Performing Cook: Early American explorers’ appropriation of James Cook’s voyages

1. Imagining Cook

Halfway around the world from where Capt. James Cook recorded some of his greatest achievements, and where he met his death, sits a relic of his voyages “round the world.” Deep in the Pocumtuc Valley, in rural Massachusetts, lies Historic Deerfield, a living history museum that commemorates early America with a sweeping array of material culture. Here, one can find a remarkable collection of powder horns, relics of the colonial wars. One of these tools is inscribed “John Parker His Horn 1775.” It is a peculiar testament to the ways in which early Americans perceived the wider world. Etched into the horn is an image of a canoe. It carries eight Native American warriors. One stands in the bow, holding a telescope, the others paddle a vessel that is festooned with decorative art, war clubs, and severed heads, symbols drawn from Native Americana. Yet, the symbols distill another set of themes, drawn from Cook’s voyages among Polynesian cultures! Intriguing, too – the engraving seems to have been based on an etching of a South Seas war canoe that had appeared in The Gentleman’s Magazine for September 1773, documenting Cook’s second voyage in the Endeavour.[1]

Powderhorn inscribed “John Parker His Horn 1775,” with engraving of a South Seas war canoe apparently appropriated from an etching that had appeared in The Gentleman’s Magazine for September 1773, documenting Cook’s second voyage in the Endeavour. Photo by author; courtesy of Historic Deerfield Acc.#HD2005.20.46.1. The William H. Guthman Collection of American Engraved Powderhorns.

Capt. James Cook represented many things to the Americans who followed his travels through reading, and, especially, to those who sailed in the tracks of his voyages. They hailed him as “the celebrated Captain Cook”, “the valuable navigator”, and “the great navigator.[2] They identified him as a paragon of a vernacular Enlightenment in which common people could add to the storehouse of human knowledge through their own observation and measurement.[3] They embraced him as a commoner, a man much like themselves, who, as Andrew Kippis observed, “had no claim to distinction on account of the lustre of his birth, or the dignity of his ancestors,” and yet who rose to the heights of international renown.[4]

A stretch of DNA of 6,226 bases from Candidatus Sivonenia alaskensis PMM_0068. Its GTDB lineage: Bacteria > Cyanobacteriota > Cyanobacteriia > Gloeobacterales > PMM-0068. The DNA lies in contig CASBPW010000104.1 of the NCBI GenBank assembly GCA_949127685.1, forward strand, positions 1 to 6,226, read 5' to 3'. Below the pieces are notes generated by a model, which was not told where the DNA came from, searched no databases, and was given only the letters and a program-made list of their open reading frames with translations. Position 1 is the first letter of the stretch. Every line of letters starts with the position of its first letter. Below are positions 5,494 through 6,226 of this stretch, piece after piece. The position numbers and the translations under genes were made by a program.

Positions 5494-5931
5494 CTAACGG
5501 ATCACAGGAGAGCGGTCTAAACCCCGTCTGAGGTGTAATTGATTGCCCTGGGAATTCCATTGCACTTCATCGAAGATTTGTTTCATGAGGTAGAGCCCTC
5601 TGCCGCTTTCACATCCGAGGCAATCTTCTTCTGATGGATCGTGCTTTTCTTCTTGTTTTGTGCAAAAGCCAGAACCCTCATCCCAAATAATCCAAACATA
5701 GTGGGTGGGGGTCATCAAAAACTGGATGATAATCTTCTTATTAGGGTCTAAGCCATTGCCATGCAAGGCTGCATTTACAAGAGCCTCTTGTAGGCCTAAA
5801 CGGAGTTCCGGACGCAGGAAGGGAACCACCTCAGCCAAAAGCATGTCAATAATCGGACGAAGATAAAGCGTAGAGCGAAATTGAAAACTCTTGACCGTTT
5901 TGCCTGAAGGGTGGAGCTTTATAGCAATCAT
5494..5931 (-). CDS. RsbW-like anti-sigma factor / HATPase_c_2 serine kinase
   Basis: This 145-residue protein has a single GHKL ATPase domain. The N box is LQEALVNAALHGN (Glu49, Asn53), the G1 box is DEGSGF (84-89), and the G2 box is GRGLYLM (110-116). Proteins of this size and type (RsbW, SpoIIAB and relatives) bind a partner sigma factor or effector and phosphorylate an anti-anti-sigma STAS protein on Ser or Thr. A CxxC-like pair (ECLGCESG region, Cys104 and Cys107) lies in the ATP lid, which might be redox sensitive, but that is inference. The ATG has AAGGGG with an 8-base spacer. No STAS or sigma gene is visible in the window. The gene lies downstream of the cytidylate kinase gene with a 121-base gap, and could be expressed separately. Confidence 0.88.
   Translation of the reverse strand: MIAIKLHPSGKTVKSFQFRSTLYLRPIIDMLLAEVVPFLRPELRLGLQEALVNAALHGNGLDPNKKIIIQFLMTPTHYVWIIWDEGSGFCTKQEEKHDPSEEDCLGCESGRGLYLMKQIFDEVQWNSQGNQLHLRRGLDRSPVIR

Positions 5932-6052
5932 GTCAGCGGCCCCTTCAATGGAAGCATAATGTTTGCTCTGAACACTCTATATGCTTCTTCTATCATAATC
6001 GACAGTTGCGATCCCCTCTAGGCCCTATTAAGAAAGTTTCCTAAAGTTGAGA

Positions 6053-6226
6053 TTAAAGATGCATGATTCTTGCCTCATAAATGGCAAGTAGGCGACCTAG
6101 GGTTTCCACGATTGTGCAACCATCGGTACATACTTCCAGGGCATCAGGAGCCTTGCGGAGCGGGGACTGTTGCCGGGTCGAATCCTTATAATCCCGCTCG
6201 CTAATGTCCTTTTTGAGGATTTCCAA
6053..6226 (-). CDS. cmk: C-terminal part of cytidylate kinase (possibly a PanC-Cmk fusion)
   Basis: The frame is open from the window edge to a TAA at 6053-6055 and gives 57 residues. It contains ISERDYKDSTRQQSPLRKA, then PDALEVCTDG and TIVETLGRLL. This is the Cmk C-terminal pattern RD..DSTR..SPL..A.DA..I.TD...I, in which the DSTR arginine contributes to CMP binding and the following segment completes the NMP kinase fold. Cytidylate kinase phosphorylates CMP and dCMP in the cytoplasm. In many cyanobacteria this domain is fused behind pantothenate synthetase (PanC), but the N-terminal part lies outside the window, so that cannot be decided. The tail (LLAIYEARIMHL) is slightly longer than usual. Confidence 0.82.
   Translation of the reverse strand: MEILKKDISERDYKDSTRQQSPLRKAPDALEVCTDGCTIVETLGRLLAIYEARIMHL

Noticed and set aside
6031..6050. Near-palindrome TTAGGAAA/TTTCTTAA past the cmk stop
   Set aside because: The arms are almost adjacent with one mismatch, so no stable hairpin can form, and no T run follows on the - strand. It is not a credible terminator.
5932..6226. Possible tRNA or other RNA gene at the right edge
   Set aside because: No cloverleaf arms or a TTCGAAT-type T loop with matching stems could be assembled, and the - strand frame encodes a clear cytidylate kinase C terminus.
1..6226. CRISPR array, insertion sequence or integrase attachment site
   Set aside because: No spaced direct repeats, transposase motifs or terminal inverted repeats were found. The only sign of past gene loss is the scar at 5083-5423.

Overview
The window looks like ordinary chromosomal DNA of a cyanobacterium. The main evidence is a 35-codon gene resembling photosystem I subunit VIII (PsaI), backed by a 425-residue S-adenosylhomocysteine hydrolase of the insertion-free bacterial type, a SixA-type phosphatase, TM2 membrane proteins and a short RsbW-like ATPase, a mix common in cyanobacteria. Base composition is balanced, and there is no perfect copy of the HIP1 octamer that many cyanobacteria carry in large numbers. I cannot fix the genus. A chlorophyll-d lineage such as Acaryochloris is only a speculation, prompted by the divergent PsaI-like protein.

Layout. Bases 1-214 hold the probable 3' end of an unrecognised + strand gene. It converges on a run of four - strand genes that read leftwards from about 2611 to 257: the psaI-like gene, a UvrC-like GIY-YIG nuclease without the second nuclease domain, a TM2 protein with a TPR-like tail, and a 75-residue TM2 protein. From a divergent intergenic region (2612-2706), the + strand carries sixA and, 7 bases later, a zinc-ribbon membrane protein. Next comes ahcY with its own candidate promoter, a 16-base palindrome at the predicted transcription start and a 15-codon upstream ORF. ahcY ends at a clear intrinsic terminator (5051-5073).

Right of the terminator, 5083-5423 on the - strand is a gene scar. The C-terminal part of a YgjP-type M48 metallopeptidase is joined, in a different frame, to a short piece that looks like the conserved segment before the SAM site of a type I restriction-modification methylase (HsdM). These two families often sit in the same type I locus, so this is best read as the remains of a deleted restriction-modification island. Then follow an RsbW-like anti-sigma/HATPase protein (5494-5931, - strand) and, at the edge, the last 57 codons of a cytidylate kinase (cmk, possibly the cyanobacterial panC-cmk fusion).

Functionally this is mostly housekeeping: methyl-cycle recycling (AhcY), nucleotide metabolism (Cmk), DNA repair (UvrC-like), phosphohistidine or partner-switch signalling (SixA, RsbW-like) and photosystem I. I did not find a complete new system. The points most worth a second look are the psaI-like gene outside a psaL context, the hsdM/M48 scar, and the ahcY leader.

If, as some historians maintain, “Cook was, during his own lifetime, not especially famous, despite his reputation as a ‘skillful Navigator at the Admiralty,’ American audiences did, in fact, follow his voyages, then and after.[5] In 1779, as “a Duty to Mankind,” Benjamin Franklin, then ambassador to France, famously sent a letter to American naval and privateer captains to allow Cook’s ships to pass unmolested on his return voyage. For his consideration, Glen Rodgers writes, “Franklin received not only the gold medal from the Royal Society, but from Lord Howe a copy of Captain Cook's Voyages, sent ‘by his Britannic Majesties orders as a testimony of his Royal approbation of the same liberal conduct’.”[6]After his death, Ruth Scobie observes:

Cook’s reputation was submitted quite consciously and deliberately to a “heroizing process”: something which took place in theatres, books, pictures and newspapers, and which promoted the dead Cook to the international role of secular saint, imperial patriarch, and Adam Smith’s “global agent.”[7]

Americans contributed to his “apotheosis.” Interrupted only during the War of Independence, one could find reprints of Cook’s voyages in bookshops, library companies, and athenaeums. In the nascent United States, one could find references to “the illustrious navigator” in naval gazetteers, encyclopedia, and chapbooks. Thomas Jefferson cited Cook’s voyages in his widely read Notes on the State of Virginia (1788). Cook references appeared in the new American geography books (for both adults and children), produced by Noah Webster and others. William Barker’s rendering of Cook’s map of the world, situating the Pacific Ocean at its center, with the Americas and Europe on its peripheries could be purchased in Philadelphia in 1796 for nine dollars, about one month’s wages for a sailor, but within means for a merchant or successful sea captain.[8]One could find the Captain’s visage on pitchers and bowls, textiles bearing the inscription, "The Death of Capt. Cook, who was massacred by the Natives of O-why-hu Feb. 14, 1779, and even imported wallpaper.[9]

2. Performing Cook

Within the corpus of books, journals, logs, and correspondence that made up a vernacular literature of voyaging “eastward of Good Hope,” many recounted the “adventures and sufferings” of Yankee mariners. Some of these “globe beaters,” however, reached out to do more than describe lurid tales of cannibals, typhoons, and shipwrecks.[10] Amasa Delano, Edmund Fanning, Joseph Ingraham, and others imagined themselves as latter-day Captain Cooks and formatted their treatises as navigational guides that tracked the winds, currents, shoals and reefs that made Pacific and Indian Ocean voyaging fraught enterprises. As men who had survived the dangers that nature posed—sometimes barely—they hoped their writing would save ships, cargoes, and lives.